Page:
By Matt Baumbach ’14

As a student deeply involved in our school’s push for sustainability, I question many of my daily activities. Questions about the length of my shower, whether or not I remembered to turn off my bedroom lights before leaving in the morning, and always searching for the nearest recycling bin (which, at Colgate, isn’t too tough!) are constantly on my mind. In my time at Colgate, I have made it a priority of mine to spread awareness about sustainability and climate change, in order to help both the school and the world that we all have to live in, regardless of how we treat them.

Often times, though, I am confronted with the question of scale: do all of my efforts, and the efforts of those who I’ve talked to and worked with, really make that big of a difference in the scheme of things? I mean, how can recycling a 20-page paper from junior year, choosing not to buy a bottle of water from the vending machine, and riding my bike to class through the cold really do that much to offset all of the bad things people are doing to our environment around the world?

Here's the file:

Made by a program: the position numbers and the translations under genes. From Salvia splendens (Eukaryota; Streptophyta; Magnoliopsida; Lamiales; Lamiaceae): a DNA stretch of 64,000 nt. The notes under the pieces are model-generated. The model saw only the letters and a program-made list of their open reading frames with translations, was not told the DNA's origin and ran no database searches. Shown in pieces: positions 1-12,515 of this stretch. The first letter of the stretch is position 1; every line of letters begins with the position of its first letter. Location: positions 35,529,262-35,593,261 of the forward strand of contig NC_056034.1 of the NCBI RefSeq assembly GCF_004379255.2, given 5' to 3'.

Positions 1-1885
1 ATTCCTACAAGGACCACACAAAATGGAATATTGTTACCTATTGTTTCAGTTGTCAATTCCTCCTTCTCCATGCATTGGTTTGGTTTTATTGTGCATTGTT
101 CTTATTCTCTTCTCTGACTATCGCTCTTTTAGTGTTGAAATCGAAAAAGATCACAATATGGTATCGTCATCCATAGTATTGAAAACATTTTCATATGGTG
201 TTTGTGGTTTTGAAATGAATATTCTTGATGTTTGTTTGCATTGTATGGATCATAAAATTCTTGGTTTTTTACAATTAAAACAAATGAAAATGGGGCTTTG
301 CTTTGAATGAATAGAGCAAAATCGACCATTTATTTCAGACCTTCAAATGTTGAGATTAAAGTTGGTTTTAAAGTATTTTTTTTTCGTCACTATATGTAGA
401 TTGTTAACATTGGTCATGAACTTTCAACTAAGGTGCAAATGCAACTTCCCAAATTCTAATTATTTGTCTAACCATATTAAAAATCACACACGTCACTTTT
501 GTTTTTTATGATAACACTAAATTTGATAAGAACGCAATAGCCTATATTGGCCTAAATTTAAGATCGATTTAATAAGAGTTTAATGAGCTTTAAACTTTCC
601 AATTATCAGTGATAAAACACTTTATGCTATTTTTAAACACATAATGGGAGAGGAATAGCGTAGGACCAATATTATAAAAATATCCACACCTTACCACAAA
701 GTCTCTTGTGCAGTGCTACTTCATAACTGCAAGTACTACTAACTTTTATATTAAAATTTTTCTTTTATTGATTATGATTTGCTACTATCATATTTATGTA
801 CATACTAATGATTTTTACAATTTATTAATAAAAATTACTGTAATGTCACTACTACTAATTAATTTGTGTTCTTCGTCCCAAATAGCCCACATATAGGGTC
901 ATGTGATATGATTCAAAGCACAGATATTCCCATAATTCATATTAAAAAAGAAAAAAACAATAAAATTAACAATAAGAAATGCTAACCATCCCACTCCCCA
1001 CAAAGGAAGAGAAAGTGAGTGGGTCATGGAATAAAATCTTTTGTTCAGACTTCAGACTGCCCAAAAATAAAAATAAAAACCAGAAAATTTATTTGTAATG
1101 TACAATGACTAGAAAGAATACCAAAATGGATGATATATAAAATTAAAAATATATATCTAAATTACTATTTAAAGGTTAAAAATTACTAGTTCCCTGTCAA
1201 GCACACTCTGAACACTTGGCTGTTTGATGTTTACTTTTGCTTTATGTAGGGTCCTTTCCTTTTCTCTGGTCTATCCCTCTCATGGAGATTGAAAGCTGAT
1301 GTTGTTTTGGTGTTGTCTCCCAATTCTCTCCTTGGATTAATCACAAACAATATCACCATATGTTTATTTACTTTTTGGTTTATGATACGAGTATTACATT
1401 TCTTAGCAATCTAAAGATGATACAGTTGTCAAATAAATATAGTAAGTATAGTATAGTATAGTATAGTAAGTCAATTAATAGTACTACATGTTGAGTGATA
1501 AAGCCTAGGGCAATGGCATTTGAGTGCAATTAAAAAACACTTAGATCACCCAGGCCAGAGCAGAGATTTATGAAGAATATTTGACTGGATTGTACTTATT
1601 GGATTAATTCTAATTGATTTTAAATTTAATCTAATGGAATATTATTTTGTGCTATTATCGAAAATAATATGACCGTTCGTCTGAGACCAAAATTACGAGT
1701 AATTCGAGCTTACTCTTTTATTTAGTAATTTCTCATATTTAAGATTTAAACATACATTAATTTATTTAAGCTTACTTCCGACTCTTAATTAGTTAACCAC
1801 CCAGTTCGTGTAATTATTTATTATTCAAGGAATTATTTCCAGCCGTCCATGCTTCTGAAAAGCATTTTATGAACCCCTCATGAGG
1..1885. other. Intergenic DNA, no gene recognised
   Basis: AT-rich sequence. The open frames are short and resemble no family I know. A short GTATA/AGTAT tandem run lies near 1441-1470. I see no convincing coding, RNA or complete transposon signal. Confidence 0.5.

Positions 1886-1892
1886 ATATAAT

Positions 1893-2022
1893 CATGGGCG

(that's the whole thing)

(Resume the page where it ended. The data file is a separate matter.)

Being a student at Colgate, in particular, is something that I believe makes this view all the more tempting. At our beautiful campus, tucked into the rolling hills of Central New York amidst beautiful fall foliage and wildlife, it is near impossible for me to imaging the challenges facing those who reside in places that will be first-impacted by our changing climate. Melting sea ice is changing the way Inuit communities in Canada, Greenland, Alaska, and Russia access food and other essential resources for their survival. Rising sea levels threaten millions of people across Southeastern Asia (and, a little closer to home, much of the Gulf Coast and Eastern Seaboard here in America). Decreasing precipitation rates and increased frequency of high-temperature regimes is wreaking havoc for agricultural communities all over the world, from the heart of Africa (small-scale, local agriculture) to our Midwest (large-scale, industrialized agriculture). Sadly, the list is seemingly endless.